Wednesday, 28 Sep, 2022

SLT Arena Games London in numbers: heart rates, swim efficiency, pace and more

(Photo: Super League Triathlon)

Last weekend many triathlon fans enjoyed a spectacular race with the Super League Triathlon (SLT) Arena Games in London. We look back at some interesting statistics from this spectacular race. How high were the athlete’s heart rates at different speeds, how efficient did the competitors swim through the three different stages, what records were broken and what is the key to winning the SLT Arena games?

Consistency

That last question we can answer straight away: consistency. Consistency both in the three different disciplines, and consistency throughout the three stages. It’s better to finish within the top three, three times, than win one race and finish outside the podium for the rest of the races. The latter happened to Vasco Vilaca. He may have won that first stage, but due to eighth and sixth place finishes in the following stages, he ended up fifth in the final results. For Marten van Riel, on the other hand, consistency was key. Thanks to second, first and third place finishes, he ended up with the win.

Additionally, Van Riel didn’t stand out in one of the three disciplines, but remained amongst the top few during the swim, bike and run. His fastest and slowest swim time didn’t differ more than five seconds during the three stages. For the bike part the differential was nine seconds, and the run six.

All records are broken

All records that Jessica Learmonth set during the inaugural SLT Arena Games Rotterdam were broken. It’s hardly a surprise that Lucy Charles broke the swim record. Just by one second though: from 2:12 to 2:11 over 200 meters. The fastest bike time was broken by Charles, Alice Betto and Anna Godoy: moving the time down from 5:36 to 5:28. Potter clocked the fastest run – 3:14 for 1,000 meters. That was four seconds faster than Learmonth was in Rotterdam.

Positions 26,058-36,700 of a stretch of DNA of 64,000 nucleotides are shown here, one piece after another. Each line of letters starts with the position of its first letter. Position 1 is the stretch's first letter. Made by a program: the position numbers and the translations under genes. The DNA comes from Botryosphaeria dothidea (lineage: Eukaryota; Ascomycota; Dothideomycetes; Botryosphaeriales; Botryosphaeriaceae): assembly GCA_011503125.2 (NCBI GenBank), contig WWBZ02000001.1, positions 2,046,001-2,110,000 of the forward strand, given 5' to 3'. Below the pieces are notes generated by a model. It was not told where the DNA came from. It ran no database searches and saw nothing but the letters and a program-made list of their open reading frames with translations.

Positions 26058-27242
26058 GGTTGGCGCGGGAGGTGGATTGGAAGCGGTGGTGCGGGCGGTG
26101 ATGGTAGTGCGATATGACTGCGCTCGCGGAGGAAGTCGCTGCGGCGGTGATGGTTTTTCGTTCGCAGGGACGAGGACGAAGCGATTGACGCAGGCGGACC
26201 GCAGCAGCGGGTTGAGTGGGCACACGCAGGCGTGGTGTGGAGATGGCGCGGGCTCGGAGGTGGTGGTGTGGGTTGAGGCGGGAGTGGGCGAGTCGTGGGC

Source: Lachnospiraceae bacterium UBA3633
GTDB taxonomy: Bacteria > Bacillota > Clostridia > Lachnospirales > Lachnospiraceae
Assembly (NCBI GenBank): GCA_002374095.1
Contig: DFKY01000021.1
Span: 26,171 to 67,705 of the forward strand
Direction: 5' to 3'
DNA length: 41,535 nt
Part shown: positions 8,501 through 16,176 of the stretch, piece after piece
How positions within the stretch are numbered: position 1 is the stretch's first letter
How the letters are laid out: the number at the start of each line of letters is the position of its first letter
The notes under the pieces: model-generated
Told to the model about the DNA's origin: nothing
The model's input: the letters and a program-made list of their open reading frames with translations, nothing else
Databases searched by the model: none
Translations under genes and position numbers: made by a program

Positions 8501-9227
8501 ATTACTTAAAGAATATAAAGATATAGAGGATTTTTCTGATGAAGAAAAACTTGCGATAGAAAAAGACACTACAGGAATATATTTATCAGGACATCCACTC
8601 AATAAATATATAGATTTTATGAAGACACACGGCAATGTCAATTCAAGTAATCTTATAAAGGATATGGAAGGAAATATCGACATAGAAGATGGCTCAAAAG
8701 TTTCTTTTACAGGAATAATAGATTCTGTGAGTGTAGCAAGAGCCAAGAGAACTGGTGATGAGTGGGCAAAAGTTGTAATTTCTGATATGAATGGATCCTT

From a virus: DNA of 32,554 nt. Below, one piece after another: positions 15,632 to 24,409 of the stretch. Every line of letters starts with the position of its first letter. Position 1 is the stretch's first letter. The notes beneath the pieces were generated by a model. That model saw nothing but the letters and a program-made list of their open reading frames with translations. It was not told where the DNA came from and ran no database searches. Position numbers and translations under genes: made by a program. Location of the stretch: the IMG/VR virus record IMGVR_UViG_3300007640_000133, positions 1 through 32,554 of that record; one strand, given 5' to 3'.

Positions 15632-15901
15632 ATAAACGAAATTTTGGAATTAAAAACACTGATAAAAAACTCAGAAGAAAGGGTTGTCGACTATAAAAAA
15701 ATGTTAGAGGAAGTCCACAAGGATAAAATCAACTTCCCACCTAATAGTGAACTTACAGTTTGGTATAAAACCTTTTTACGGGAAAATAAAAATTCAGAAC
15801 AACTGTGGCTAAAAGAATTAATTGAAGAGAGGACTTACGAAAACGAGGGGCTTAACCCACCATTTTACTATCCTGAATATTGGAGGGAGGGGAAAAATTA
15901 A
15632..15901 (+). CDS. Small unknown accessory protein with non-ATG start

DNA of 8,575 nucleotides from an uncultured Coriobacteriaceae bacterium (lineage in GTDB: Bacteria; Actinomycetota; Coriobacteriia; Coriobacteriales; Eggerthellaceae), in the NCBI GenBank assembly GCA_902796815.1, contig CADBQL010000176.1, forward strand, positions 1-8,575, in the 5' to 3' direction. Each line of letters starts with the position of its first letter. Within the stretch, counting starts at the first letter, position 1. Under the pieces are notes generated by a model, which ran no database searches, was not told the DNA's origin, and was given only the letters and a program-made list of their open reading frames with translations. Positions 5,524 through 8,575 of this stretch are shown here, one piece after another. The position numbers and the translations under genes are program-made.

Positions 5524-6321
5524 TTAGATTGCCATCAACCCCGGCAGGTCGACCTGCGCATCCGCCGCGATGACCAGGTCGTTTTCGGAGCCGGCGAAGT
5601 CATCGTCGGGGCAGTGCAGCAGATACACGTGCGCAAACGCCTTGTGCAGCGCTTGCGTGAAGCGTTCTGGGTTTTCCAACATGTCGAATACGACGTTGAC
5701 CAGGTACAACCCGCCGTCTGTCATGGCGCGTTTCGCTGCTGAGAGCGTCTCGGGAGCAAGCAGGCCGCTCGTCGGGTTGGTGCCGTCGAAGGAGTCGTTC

Low heart rate

Looking at heart rates, there are some striking numbers. Van Riel had an extremely low heart rate during the race. Even at the end of stage two his heart rate was only 154 bpm. He also recovered fast. Starting stage three, his heart rate was 114 bpm. That’s a huge difference between, for instance, Justus Nieschlag, who finished second in the second stage; his heart rate went down from 181 to 130 before starting the last stage.

Potter’s quick recovery was part of the secret to her success. At the end of the second stage her heart rate was 174 bpm. In no time she got it down to 135 to start the last stage relatively fresh.

Extremely high heart rate

Gordon Benson had the most shocking numbers with his heart rate reaching 209 bpm while running 2:51 for 1,000 meters.

Losing efficiency on the swim

Taking into account the number of strokes athletes needed to get across the pool, and considering the times they clocked, we get insights into their swimming efficiency. It comes as no surprise that most athletes swam less efficiently the further they got into the race. But, for Potter – who’s actually not even considered a strong swimmer – that was hardly the case. Sophie Coldwell also managed to improve her efficiency in the water throughout the race.

Beth Potter

That Potter earned her win mainly on the run could have been expected, given the fact that she went to the Olympics as a 10,000-meter runner. In the final, and decisive, stage she ran 3:23 for 1,000 meters. That was only ten seconds faster than her closest competitor (Lucy Charles), and eight seconds quicker than Coldwell. Because Potter also did well in the water and on the bike, she ended up with the overall win.

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